Ambition, Money, Robots: ReRoll

A new game by the name of ReROLL has appeared and grabbed attention with
a monumental marketing gimmick: it’s mapping the world. The company that makes it, PIXYUL, a team headed by ex-Ubisoft and ex-EA developers, is in partnership with SenseFly, a company that makes unmanned aerial drones specially purposed for the scanning and surveying of large tracts of land. The partnership, although unorthodox, unlocks incredible potential.

The developers plan to map out a significant portion of the entire planet, creating “The Ultimate Open World Playground,” with huge open areas set to real scale, and in areas monitored for real- time weather. Then all of the info is fitted into a game engine to create accurate portraits of landscapes in which to murder other players. The project is enormously, stupendously ambitious.

Ambition and largeness are not new to the gaming world, they can be plainly seen in 1996’s Daggerfall, the 2nd in the prodigious Elder Scrolls series, games so well infamous for their size and depth that fragile relationships tremble and shatter upon the release of a new title. Nor is it at all rare in the new world; beloved Polish developer CD Projekt Red’s highly anticipated Witcher 3 is expected to be one of the largest games made in the past decade, yet its two predecessors are lauded for their depth and attention to detail.

With the development of gaming technology reaching new heights, ambition is in. But ambitions cost money. ReROLL’s ambitions are particularly grand, what with the whole plot to map the contours of the planet earth and then sell it to the video games community. As such it requires money, and it isn’t afraid to let you know that its funding comes from players becoming what they call “Gamer Angels,” people who buy extra packages to play the game.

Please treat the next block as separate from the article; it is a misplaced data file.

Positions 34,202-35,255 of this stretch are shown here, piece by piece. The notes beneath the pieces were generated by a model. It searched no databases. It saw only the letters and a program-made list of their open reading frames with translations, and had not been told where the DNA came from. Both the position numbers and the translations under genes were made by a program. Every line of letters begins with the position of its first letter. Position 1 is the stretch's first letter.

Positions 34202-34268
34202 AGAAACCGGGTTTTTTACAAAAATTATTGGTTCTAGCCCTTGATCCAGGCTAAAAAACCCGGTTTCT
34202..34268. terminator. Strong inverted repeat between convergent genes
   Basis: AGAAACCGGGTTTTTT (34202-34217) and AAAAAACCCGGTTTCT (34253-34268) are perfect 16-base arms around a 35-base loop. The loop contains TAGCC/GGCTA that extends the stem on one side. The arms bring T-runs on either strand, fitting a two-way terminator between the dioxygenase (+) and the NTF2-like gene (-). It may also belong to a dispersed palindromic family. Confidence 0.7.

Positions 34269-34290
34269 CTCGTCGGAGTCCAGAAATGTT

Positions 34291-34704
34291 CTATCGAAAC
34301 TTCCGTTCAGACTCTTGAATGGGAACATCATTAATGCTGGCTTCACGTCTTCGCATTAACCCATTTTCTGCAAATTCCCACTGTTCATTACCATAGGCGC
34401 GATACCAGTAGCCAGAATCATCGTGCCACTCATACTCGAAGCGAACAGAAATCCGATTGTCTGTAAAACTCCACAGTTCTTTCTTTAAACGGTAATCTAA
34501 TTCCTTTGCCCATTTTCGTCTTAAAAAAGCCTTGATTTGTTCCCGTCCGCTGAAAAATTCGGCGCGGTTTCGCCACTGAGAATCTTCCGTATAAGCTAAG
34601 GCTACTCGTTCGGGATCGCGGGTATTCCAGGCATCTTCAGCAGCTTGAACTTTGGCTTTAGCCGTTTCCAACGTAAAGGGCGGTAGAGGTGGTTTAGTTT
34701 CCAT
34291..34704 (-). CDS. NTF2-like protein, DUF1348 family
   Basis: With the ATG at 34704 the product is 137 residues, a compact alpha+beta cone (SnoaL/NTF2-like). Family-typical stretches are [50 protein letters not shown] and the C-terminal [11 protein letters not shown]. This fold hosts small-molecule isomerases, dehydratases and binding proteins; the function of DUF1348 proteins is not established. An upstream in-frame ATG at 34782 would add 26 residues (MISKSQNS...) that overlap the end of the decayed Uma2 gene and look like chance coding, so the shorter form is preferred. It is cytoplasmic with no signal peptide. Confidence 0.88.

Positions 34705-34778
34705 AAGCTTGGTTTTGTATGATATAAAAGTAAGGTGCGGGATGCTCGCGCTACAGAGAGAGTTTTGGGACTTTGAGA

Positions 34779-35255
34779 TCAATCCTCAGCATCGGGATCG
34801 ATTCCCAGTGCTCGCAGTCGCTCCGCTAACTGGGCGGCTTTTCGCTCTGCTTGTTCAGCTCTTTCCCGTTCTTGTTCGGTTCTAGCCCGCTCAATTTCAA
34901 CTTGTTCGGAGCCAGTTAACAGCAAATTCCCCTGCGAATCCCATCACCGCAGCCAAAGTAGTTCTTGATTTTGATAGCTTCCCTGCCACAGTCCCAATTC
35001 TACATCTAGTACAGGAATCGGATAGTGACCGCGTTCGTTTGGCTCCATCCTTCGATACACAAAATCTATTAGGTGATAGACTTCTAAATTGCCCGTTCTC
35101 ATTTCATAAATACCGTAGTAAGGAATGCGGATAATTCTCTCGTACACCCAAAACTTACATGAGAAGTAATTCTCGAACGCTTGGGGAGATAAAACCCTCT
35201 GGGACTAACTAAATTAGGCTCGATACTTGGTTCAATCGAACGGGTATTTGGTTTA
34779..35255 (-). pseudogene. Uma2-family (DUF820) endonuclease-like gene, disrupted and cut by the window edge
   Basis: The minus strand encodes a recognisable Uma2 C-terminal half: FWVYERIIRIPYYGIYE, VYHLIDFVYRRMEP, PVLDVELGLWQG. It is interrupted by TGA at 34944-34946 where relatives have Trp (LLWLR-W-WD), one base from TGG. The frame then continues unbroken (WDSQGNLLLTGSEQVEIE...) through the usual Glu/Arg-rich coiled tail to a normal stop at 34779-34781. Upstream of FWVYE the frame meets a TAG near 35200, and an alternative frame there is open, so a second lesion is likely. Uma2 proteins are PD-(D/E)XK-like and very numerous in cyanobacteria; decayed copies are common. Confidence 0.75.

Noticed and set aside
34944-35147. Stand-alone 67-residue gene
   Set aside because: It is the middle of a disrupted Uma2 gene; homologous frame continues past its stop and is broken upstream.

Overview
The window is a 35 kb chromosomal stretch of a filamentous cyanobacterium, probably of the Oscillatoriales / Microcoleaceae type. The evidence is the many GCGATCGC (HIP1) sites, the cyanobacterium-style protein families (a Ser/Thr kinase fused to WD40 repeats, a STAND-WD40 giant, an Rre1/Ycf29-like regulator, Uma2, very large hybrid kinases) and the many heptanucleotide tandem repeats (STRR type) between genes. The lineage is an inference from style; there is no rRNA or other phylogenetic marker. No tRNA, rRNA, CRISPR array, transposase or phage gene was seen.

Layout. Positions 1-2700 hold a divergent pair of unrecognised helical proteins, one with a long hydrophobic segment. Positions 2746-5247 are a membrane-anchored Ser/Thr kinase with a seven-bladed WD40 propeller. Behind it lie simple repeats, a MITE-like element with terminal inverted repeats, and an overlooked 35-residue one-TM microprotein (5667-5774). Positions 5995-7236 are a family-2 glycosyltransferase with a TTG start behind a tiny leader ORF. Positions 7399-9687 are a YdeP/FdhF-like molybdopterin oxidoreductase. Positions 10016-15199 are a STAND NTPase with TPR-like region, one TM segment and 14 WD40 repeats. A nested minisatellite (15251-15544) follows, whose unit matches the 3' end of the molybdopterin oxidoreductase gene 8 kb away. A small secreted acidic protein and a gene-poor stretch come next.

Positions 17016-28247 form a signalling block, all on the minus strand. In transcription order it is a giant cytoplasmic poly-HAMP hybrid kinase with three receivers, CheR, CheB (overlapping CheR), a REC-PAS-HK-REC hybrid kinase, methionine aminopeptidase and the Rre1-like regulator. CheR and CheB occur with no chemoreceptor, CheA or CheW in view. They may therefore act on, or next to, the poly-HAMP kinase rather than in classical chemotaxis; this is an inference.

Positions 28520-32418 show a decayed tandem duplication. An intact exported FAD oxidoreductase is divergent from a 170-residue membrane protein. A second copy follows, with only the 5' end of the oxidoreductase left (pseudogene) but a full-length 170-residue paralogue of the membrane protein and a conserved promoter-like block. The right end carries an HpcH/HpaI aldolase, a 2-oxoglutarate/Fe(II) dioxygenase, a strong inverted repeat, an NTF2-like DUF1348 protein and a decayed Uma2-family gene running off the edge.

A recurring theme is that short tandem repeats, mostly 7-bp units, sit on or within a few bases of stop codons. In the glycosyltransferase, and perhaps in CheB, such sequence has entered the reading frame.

Of course, the extra packages seem a bit benign: a katana, an ATV, a silenced pistol; cool but not game breaking. Except those are just the preorder bonuses. Want the base class for their game? Twenty bucks. Want a better class? That’ll be sixty dollars. Want the best class? It’s only a hundred bucks to own anyone who comes at you! Want all the classes? That’s available in a special bundle deal and it’s only 275 dollars! The already aging adage of “Free-to-play, pay-to-win” might apply very well to PIXYUL’s grand scheme, except the game isn’t free.

Recently EA’s new mobile Dungeon Keeper was reamed by the community for its pay-to- win strategy, and the influx of free-to-play games over the past four or so years have found themselves struggling to find a proper balance of incentives that will make them money without alienating the savvy members of their player base.

But ReROLL is still in development, and the money for huge projects, especially those produced by independent studios (even ones helmed by veterans), can be difficult to come by. Funding and diminishing returns plague the ever-soaring ambitions of modern gaming, (especially for the PC community and its huge piracy variable) and ReROLL is a fascinating study into the technology and economics of video games today.

pwasted@synthesis.net

Comments

  1. steven says:

    terrific essay